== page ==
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Each of Greg McKee’s ten digits were intact last Wednesday as the 24-year-old engineer from Salt Lake City entered the final moves on Utah’s classic Indian Creek layback fingertips crack, Fingers in a Light Socket (5.11+).

But with his left hand locked in a pin scar over the lip, McKee’s feet lost purchase, sending him earthward — well, not all of him. When McKee reached the end of the rope (which happened after his top piece, a small cam, blew out of the sandstone) he was dousing his shoes, his belayer and the base of the climb in blood.

Must have been a bomber lock because still stuck in the pin scar was the first digit of McKee’s left ring-finger. “My feet slipped, my right hand popped out, and the fact that the left hand is up over an edge made it a really solid lock,” he told me.

After being lowered, McKee’s friends helped him wrap his wound in a “nasty, sweaty bandana.” He swallowed a few Tylenol, and drove himself to St. Mary’s Medical Center in Grand Junction, Colo.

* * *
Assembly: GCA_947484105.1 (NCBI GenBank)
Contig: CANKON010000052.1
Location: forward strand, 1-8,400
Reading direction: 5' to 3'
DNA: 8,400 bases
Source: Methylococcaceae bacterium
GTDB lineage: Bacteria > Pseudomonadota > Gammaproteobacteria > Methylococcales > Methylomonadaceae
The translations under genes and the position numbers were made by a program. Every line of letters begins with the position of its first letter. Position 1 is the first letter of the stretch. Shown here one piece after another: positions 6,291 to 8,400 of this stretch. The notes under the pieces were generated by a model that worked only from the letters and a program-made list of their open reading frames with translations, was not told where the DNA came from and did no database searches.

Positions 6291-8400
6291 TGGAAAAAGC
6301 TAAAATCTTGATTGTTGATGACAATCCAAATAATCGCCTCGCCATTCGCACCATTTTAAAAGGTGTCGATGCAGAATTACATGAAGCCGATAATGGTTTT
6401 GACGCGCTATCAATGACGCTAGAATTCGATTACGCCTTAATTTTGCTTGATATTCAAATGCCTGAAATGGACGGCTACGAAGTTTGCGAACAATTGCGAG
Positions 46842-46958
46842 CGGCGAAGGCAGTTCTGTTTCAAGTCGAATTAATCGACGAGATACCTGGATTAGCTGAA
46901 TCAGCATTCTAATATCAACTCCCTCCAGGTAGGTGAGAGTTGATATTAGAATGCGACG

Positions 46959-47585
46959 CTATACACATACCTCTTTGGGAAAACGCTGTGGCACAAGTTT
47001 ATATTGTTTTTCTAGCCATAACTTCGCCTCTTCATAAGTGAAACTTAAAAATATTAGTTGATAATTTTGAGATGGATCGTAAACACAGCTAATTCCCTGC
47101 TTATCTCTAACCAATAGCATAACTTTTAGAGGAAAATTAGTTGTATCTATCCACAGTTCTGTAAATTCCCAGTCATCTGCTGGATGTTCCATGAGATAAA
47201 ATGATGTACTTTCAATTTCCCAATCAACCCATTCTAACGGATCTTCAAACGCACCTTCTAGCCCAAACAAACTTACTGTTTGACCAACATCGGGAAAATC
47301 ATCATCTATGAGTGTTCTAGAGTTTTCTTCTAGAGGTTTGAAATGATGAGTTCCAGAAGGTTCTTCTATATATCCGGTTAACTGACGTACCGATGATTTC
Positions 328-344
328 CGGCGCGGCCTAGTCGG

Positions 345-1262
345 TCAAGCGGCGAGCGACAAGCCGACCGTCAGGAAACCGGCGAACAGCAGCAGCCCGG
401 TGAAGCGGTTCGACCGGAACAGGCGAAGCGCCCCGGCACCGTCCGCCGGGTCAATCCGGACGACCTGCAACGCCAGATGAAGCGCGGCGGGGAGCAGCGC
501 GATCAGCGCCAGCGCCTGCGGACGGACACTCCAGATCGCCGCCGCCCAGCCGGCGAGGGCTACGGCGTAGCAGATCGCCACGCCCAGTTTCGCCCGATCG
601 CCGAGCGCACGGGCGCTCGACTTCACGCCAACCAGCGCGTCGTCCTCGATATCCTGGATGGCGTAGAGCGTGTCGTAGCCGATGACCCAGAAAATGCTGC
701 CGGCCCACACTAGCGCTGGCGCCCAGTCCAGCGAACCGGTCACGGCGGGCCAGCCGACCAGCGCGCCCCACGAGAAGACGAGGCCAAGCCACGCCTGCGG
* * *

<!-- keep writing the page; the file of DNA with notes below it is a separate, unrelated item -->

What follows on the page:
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“On the hike back to the car, I thought I was going to throw up,” he said.

After x-rays, surgeons told him he had just an hour to decide if he wanted to keep the small nub that remained attached to the middle phalange of his finger. Channeling Tommy Caldwell, the elite climber who famously sawed off the end of his index finger in a carpentry accident, McKee opted to take the finger down to the joint. (McKee’s pinky finger was battered and bruised but otherwise intact.)

“My decision was based on what will make my finger the strongest for climbing,” he said. “My finger’s not coming back so I’m just going to own it. No regrets.”

In just two weeks, he can begin using it again, and rest assured, McKee is psyched to return to climbing. His first project? You guessed it. “I really want to do that climb again. Next to the chains is this perfect handjam. I’d love to be up there and fire my hand in that last jam, so triumphant.”

As for the climb, along with a small cam (that he would like returned, please!) McKee’s digit, and a liberal sprinkling of blood are a part of it now.

“It’s pretty gross. You could sling it like a chockstone,” he said.

No questioning his commitment: he left a piece of himself up there.


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